Fiction L
A Fake Internet Presence,
since 1994

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Silly Tivo Tricks

While I was playing with the new AV setup, and my Ipod Touch, I started thinking about grabbing videos off of my Tivo for various reasons. I played with the Tivo Desktop, and I played with Galleon. They were nice and all, but not quite what I was looking for. Tivo Desktop will only downconvert videos for portable video devices, and is rather limited in terms of automation, and I didn't want to run my windows box all the time anyways. Galleon had more options, but still wasn't quite what I wanted. So, I wrote my own... or started to. I haven't done much more than just archive a bunch of shows, but I figured I'd release the python module I wrote to allow me to script archiving the video. I uploaded it to a project on Google Code Project Hosting (ugh, long product name):


Its got my current ridiculously simple I've got plenty of ideas, but I mostly decided it wasn't all that important. It was useful to be able to pull the video off from some important NHL games.

One idea I considered: having my computer maintain an ipod format copy of all of the videos currently on my Tivo. This makes it as easy as possible to just drag what I want to watch onto my ipod before running out the door. Well, easier would be if it synced magically... or I just used my slingbox to my TreoCentro instead. I could probably write an Android app that watched for the device being on my local wi-fi and synced the videos down, but even over wi-fi that'll take a long time, probably not great for battery life. And assuming Android devices will have wi-fi.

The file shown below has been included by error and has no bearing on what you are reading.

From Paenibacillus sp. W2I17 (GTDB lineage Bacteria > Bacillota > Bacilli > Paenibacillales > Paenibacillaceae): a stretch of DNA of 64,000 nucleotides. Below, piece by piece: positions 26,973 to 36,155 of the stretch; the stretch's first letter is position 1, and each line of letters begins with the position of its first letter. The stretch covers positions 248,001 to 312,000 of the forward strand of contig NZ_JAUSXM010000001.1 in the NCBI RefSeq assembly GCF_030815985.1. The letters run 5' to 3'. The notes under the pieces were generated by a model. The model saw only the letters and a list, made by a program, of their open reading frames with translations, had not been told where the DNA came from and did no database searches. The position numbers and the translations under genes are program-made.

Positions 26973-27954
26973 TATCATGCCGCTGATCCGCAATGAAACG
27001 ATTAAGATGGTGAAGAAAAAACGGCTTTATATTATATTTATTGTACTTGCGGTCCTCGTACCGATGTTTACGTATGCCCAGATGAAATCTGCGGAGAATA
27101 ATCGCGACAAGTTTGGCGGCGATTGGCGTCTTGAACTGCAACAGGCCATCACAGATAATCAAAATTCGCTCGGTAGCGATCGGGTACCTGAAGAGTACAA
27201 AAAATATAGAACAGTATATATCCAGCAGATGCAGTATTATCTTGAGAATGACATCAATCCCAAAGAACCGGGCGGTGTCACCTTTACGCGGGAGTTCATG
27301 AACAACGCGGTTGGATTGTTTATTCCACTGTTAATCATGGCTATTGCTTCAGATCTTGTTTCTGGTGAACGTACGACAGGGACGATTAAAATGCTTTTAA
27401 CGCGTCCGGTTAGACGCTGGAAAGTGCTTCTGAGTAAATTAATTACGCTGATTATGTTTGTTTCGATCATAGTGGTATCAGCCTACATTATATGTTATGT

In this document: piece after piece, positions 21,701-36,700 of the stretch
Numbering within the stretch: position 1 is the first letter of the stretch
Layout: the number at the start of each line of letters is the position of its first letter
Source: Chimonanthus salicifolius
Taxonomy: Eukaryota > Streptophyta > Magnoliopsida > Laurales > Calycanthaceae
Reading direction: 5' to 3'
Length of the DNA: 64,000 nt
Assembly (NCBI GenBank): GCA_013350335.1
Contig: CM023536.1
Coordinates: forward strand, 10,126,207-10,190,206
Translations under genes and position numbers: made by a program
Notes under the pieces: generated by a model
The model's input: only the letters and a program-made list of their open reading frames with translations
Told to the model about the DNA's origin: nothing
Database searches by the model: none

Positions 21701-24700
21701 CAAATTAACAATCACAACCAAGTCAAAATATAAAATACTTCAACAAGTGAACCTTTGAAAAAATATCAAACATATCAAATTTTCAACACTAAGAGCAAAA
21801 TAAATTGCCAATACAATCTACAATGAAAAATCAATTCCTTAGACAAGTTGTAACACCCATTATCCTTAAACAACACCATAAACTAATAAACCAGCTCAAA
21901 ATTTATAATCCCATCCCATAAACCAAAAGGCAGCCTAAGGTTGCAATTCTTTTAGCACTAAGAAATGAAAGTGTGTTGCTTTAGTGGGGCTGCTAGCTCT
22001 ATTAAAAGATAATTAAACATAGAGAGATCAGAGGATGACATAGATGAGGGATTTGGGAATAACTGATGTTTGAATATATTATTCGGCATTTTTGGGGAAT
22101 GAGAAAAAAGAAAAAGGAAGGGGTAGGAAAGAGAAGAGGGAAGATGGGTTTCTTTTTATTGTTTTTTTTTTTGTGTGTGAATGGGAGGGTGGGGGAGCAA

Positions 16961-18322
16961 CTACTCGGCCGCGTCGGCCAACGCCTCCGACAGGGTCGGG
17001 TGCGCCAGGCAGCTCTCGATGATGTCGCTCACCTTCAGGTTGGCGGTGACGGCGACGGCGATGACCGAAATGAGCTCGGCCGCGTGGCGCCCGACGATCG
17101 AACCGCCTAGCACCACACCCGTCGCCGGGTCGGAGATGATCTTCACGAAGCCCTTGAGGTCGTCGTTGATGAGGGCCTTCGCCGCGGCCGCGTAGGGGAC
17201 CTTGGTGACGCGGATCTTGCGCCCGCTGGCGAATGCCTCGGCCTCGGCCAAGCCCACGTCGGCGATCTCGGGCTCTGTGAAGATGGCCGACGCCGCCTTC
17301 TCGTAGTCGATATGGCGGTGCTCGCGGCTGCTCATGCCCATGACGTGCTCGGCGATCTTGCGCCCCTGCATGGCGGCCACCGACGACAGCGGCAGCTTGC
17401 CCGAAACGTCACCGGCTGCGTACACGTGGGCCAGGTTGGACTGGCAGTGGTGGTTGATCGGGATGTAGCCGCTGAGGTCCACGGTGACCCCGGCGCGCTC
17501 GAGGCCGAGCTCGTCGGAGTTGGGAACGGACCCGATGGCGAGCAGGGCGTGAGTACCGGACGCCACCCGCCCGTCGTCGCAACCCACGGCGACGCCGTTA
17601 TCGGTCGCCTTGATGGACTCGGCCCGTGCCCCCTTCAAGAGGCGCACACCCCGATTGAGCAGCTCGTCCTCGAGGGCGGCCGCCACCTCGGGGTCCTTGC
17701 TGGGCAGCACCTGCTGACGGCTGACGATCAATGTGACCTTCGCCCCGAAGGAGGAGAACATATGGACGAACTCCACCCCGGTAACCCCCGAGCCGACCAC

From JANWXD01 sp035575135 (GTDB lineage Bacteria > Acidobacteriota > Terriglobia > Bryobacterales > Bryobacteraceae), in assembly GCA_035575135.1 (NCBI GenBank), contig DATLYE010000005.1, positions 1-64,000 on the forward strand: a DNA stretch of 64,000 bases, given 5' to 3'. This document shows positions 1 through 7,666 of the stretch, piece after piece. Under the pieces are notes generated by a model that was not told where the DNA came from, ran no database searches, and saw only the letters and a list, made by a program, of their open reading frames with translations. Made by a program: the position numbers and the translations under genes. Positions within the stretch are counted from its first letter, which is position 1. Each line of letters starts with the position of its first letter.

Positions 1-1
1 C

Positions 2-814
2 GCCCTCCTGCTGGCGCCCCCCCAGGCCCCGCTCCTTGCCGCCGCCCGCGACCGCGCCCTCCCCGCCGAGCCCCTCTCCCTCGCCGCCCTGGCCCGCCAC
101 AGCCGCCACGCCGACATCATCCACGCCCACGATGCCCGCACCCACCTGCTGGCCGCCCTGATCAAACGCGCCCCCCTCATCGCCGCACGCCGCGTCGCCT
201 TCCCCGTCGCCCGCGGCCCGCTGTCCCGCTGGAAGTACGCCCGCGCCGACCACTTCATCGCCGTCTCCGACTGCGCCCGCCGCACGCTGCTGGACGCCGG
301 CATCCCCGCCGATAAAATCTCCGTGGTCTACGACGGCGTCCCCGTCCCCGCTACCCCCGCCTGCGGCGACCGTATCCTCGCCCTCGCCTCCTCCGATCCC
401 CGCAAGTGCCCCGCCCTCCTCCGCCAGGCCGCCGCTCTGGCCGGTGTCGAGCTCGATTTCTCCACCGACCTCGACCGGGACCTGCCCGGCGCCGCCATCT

While working on this, I wasted another couple days trying to get "good" video conversion. Quicktime requires a paid plug-in for mpeg2, and supposedly can't handle the Tivo mpeg2 stream anyways (looks like Tivo uses some allowed by unusual features of mpeg2). I wanted to convert the mpeg2 stream to an h.264 stream to save space and to make it possible to play the videos in FrontRow. You'd think "same quality" conversions would be easy... not. Using ffmpeg's -sameq flag generates an h.264 video that's almost 2x the size of the mpeg2 video, and isn't as good. Interlacing is the enemy there, I think, but in general, the best I could do was a "pretty good" copy using mpeg4 (h.263) and getting about 80% of the space of the mpeg2. Didn't seem worth it, another reason I haven't really finished this project.

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